Today we return to looking at physical research repositories in a single country; in this case, Mexico. If you are also interested in writing a post(s) on the challenges and joys of doing research on Latin America and the Caribbean, please click here.
Oficio formatting and text used to solicit permission to take photos at Archivo Técnico de la Coordinación Nacional de Arqueología del INAH, Mexico City. Photo credit: Samuel Holley-Kline.
The Archivo Técnico de la Coordinación Nacional de Arqueología del INAH's street entrance, on Loreto (Mexico City). Credit: Google Maps. Accessed Feb. 2021.
Labor History Colleagues, Researchers, and Fellow Workers,
I am currently working on a project for establishing a french speaking sexological archive center in Geneva and I am survey potential donors to know their opinions about the subject.
I am not looking to acquire Te's archives but I would be happy to have a conversation with about issues issues you met and gave in this process. This would be very helpful for me and for my task.
I can set up a Zoom meeting at a time which would be convenient for you.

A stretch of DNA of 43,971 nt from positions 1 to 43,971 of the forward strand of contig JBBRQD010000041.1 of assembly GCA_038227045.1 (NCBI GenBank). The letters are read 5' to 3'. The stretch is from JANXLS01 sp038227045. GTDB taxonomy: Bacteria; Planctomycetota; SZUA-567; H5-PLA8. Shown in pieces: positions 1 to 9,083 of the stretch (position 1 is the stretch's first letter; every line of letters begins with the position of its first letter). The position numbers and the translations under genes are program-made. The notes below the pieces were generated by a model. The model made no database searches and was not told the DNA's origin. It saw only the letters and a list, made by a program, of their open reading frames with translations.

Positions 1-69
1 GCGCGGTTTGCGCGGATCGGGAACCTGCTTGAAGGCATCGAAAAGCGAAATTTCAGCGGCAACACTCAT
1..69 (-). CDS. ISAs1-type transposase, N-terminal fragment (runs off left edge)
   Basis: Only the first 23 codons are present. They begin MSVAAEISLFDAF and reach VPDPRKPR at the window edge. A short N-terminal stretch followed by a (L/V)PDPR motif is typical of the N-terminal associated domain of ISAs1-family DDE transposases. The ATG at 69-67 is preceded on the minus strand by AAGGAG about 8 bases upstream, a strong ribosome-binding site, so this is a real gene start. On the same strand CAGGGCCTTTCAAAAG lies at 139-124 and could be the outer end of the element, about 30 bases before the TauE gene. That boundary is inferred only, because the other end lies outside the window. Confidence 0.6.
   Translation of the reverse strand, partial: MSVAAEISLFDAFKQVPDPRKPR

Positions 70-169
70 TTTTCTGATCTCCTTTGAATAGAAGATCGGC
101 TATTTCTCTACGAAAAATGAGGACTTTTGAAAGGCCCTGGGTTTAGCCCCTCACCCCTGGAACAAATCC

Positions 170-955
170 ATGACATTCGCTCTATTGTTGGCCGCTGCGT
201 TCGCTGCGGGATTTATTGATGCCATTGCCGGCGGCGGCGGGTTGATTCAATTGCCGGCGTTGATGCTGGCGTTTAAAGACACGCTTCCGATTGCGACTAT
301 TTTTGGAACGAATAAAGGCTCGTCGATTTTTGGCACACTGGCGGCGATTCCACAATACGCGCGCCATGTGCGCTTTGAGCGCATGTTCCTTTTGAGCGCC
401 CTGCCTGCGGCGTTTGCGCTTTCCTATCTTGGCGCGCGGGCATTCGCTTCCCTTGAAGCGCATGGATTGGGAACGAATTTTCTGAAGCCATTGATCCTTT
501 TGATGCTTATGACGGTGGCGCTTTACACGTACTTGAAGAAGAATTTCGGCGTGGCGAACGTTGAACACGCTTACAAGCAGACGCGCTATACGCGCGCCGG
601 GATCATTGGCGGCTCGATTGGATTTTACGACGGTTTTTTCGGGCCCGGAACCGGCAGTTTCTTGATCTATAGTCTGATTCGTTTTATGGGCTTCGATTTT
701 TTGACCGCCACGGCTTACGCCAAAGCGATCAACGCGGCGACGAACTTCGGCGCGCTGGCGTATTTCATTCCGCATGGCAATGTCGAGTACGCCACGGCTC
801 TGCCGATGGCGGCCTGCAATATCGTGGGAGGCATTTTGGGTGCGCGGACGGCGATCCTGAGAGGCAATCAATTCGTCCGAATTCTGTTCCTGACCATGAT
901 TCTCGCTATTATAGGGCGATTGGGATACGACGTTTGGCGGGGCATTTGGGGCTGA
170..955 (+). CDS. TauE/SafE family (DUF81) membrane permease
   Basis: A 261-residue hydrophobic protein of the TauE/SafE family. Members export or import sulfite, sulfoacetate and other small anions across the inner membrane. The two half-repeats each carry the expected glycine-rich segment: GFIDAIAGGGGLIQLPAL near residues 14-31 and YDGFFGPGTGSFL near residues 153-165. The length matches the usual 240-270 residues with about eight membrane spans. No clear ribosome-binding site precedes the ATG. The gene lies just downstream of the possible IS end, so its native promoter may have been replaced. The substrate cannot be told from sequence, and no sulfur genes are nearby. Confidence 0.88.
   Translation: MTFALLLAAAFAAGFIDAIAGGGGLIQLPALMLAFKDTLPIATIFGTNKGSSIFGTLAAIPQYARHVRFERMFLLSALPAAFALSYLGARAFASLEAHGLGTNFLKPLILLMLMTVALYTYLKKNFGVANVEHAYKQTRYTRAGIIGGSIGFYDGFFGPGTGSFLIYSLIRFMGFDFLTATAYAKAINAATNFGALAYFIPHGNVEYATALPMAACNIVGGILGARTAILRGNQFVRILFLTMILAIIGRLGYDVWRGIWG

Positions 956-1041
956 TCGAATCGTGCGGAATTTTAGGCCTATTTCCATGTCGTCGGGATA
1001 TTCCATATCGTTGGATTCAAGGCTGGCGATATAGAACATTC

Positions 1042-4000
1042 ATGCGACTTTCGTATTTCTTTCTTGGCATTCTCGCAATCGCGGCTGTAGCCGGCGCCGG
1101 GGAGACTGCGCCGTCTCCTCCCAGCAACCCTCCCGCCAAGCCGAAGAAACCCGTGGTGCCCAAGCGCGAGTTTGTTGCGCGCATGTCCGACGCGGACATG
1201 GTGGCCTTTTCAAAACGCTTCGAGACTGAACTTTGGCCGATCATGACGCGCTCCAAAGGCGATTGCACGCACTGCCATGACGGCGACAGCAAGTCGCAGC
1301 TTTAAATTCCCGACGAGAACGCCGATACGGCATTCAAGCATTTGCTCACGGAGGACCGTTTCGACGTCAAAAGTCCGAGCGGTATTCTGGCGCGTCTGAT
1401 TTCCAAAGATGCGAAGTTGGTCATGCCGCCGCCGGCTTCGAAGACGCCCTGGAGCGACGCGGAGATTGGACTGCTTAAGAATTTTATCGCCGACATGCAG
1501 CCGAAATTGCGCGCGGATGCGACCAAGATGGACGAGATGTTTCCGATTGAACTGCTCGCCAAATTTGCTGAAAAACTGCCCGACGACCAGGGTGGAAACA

Hello All ~
I inherited this vast library upon Ted’s death. All of what Marty stated above is accurate. It is as remarkable, unique and large as all the rumors state. I’m currently in the process of organizing and cataloging it all. When done I’ll be deciding where the best home is for it all.
Thank you all for the inquiry.
~ Laurie Bennett-Cook
I'm working with a colleague to organize a panel for the 2021 Middle East Studies Association meeting. We're interested in crime (real and imagined) as a lens through which to view disruptions to dominant social, economic, and political orders, including as an opportunity to think about challenges to and tensions within imperial and colonial regimes in the Middle East, Islamic or European. Please see the brief description/call for abstracts below, and please feel free to share with any who might be interested!
-Alex Winder (Brown University)